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ORIGINAL ARTICLE
Year : 2018  |  Volume : 14  |  Issue : 2  |  Page : 345-350

Upregulation of CXC chemokine receptor 4-CXC chemokine ligand 12 axis ininvasive breast carcinoma: A potent biomarker predicting lymph node metastasis


Department of Molecular Genetics, Faculty of Biological Sciences, Tarbiat Modares University, Tehran, Iran

Date of Web Publication8-Mar-2018

Correspondence Address:
Sadegh Babashah
Department of Molecular Genetics, Faculty of Biological Sciences, Tarbiat Modares University, P.O. Box 14115-154, Tehran
Iran
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Source of Support: None, Conflict of Interest: None


DOI: 10.4103/0973-1482.177221

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 > Abstract 


Objective: Breast cancer is considered as a heterogeneous disease, characterized by different biological and phenotypic features which make its diagnosis and treatment challenging. The CXC chemokine receptor 4 (CXCR4) expression was found to be correlated with poor overall survival in invasive breast carcinoma patients. Here, we sought to investigate the expression levels of the CXCR4-CXC chemokine ligand 12 (CXCL12) chemokine axis and their association with clinicopathologic features and lymph node metastasis in invasive breast carcinoma.
Materials and Methods: The expression of the CXCR4-CXCL12 chemokine axis and metastasis-related genes (E-cadherin and matrix metalloproteinase 2 [MMP2]) was measured by quantitative real-time-polymerase chain reaction. The correlation with various clinicopathologic parameters was analyzed.
Results: We found upregulation of the CXCR4-CXCL12 chemokine axis in invasive breast carcinoma samples compared with normal adjacent tissues. Moreover, we observed that upregulation of this chemokine axis was correlated with tumor stages and lymph node metastasis of breast tumors. Interestingly, this correlation was affected by the expression of human epidermal growth factor receptor 2/neu. There is also a significant correlation between the expression levels of CXCR4-CXCL12 axis and metastasis-related genes (E-cadherin and MMP2) in tumor samples with advanced stages of metastasis.
Conclusion: These results suggest a key role for the CXCR4-CXCL12 chemokine axis in breast cancer progression and highlight the prognostic importance of this chemokine axis for breast cancer survival.

Keywords: CXC chemokine receptor 4-CXC chemokine ligand 12 chemokine axis, invasive breast carcinoma, lymph node metastasis, prognosis


How to cite this article:
Dayer R, Babashah S, Jamshidi S, Sadeghizadeh M. Upregulation of CXC chemokine receptor 4-CXC chemokine ligand 12 axis ininvasive breast carcinoma: A potent biomarker predicting lymph node metastasis. J Can Res Ther 2018;14:345-50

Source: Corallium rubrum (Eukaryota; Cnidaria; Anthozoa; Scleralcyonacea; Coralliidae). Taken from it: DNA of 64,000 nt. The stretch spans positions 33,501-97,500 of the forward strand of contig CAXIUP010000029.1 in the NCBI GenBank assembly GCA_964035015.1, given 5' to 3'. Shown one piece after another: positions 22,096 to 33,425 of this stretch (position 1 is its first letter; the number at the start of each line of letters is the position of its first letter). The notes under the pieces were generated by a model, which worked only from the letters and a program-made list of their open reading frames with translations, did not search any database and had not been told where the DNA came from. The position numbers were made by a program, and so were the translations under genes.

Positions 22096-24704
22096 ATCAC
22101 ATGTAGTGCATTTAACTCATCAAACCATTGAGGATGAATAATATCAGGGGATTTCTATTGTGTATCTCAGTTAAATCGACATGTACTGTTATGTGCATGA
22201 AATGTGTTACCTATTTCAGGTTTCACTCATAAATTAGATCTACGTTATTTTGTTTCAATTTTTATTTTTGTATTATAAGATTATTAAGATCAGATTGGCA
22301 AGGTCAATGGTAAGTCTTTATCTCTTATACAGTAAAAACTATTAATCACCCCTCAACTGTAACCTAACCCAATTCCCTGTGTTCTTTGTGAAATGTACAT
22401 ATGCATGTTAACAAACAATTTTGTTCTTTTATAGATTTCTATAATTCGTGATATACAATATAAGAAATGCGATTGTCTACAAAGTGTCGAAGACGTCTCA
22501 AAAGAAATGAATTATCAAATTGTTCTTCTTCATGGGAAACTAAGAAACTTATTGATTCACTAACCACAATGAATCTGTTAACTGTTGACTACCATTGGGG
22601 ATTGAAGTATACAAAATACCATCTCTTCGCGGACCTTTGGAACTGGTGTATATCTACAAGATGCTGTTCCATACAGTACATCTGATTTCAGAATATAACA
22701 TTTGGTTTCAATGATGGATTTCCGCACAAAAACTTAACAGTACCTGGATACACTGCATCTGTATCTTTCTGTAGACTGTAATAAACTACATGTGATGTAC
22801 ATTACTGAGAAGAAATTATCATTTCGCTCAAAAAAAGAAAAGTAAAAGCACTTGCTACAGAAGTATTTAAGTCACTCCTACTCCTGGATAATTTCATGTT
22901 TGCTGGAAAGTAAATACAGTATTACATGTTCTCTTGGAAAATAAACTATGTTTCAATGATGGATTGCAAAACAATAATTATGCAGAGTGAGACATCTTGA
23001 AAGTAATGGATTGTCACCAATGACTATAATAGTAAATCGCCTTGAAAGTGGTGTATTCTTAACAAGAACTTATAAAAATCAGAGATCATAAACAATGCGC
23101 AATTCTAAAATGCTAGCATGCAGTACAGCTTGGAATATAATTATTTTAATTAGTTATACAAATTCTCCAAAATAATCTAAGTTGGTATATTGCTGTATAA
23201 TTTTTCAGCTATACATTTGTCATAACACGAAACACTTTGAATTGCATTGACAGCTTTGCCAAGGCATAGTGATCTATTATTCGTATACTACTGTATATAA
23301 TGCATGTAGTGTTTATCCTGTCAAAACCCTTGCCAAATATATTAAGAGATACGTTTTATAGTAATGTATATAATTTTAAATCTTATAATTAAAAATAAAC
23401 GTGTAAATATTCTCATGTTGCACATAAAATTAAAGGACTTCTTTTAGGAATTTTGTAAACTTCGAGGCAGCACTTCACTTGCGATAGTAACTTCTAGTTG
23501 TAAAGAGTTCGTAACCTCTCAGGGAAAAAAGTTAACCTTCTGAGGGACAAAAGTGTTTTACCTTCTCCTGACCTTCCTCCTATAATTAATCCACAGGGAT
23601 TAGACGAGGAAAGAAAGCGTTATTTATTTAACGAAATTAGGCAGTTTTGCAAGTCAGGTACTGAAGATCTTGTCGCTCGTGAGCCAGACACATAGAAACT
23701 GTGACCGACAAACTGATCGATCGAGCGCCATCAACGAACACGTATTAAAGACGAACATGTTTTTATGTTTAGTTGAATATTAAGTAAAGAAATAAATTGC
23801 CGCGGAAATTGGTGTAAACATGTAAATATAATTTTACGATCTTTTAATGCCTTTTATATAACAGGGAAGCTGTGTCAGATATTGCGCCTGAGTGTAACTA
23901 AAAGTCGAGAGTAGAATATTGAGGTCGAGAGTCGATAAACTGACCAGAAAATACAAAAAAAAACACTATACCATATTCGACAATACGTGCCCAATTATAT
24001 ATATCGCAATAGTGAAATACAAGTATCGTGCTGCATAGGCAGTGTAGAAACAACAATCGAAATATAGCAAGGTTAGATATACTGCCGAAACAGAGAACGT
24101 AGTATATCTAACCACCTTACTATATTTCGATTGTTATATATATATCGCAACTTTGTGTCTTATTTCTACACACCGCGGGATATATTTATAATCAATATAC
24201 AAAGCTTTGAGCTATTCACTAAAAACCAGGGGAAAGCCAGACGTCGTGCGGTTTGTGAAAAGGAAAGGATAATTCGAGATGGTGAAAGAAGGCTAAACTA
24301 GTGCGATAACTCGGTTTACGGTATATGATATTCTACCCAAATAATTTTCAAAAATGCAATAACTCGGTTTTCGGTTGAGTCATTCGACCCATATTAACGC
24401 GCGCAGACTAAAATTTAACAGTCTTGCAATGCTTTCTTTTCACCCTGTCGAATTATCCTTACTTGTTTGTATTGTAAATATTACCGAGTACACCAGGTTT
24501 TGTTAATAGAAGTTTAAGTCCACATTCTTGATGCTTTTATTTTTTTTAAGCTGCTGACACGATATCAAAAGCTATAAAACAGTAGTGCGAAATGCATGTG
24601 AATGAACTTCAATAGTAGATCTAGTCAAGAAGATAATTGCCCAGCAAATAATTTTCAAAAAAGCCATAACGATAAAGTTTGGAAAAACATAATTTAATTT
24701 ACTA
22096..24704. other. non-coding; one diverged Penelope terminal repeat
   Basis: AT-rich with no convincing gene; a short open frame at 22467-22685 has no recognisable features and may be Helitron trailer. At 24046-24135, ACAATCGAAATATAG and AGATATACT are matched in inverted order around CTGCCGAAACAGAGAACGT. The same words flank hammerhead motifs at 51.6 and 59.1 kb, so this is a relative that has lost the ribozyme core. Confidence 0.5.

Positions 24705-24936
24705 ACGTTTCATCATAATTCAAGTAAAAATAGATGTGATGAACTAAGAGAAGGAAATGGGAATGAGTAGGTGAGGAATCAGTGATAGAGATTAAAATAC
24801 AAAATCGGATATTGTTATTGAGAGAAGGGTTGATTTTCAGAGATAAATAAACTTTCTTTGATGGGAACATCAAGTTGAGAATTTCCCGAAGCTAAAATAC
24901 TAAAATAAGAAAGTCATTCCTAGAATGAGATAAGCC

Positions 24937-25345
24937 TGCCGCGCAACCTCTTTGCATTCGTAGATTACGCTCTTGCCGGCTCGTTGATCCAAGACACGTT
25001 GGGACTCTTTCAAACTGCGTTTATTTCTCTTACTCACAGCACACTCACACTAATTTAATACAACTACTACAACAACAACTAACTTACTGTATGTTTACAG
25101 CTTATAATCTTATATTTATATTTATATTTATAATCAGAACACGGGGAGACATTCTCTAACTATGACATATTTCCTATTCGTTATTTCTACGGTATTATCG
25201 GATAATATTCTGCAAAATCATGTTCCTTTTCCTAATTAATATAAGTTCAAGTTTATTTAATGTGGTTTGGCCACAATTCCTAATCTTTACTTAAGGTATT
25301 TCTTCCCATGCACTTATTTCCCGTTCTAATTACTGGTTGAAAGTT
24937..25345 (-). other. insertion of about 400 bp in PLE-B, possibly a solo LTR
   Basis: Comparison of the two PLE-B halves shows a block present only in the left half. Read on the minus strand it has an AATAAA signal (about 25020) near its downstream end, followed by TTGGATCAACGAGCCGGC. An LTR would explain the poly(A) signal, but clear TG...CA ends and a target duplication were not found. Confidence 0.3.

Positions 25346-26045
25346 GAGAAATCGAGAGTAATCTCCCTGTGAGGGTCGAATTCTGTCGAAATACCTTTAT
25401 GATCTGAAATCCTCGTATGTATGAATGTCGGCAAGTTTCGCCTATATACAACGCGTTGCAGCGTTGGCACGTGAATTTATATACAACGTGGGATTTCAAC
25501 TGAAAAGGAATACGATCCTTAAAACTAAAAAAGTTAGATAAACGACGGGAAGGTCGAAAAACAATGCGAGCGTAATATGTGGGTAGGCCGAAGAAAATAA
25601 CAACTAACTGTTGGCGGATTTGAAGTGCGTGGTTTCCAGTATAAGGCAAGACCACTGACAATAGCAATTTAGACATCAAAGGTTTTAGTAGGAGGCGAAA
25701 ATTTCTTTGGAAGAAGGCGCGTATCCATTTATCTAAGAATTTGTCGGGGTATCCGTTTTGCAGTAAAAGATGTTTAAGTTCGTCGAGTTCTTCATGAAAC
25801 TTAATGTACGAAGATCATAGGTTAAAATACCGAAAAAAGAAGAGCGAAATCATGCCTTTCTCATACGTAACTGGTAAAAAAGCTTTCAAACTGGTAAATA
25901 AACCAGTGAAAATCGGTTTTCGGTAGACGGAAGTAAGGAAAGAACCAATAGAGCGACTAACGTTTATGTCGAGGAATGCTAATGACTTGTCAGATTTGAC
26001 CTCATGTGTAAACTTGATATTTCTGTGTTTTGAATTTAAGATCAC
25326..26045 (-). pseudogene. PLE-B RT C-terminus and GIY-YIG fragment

How to cite this URL:
Dayer R, Babashah S, Jamshidi S, Sadeghizadeh M. Upregulation of CXC chemokine receptor 4-CXC chemokine ligand 12 axis ininvasive breast carcinoma: A potent biomarker predicting lymph node metastasis. J Can Res Ther [serial online] 2018 [cited 2019 Nov 22];14:345-50. Available from: http://www.cancerjournal.net/text.asp?2018/14/2/345/177221




 > Introduction Top


Breast cancer is the most frequently diagnosed cancer in women worldwide and a leading cause of cancer mortality. According to the National Cancer Institute, estimated new cases of breast cancer were about 233,000 women and about 40,000 people died from this neoplasm in the United States in 2014 (http://www.cancer.gov/).[1] There are currently several clinical and pathological factors which have shown prognostic importance for breast cancer survival. These include patient age, tumor size, menopausal status, lymph node involvement, hormone receptor status, human epidermal growth factor receptor 2 (HER-2) overexpression, and histological features (such as tumor grade and peritumoral vascular invasion).[2],[3] Although the determination of these prognostic algorithms for cancer risk stratification has led to improve the survival rate, one of the major challenges is that this approach does not consider the individual molecular complexity of each neoplasm. Indeed, accurate prediction of the metastatic potential of a tumor is critical in the management of breast cancer patients.[4]

The CXC chemokine receptor 4 (CXCR4) and its ligand 12 (CXCL12) (stromal cell-derived factor-1) have been shown to play a key role in migration, invasion, and adhesion of breast cancer cells, which promote tumor growth and metastasis. It is thought that the expression of CXCR4 on malignant epithelium cells in breast cancer results in directing the metastasis of CXCR4+ cancer cells to organs expressing high levels of CXCL12 (e.g., the regional lymph nodes, lung, liver, or bones).[5],[6],[7]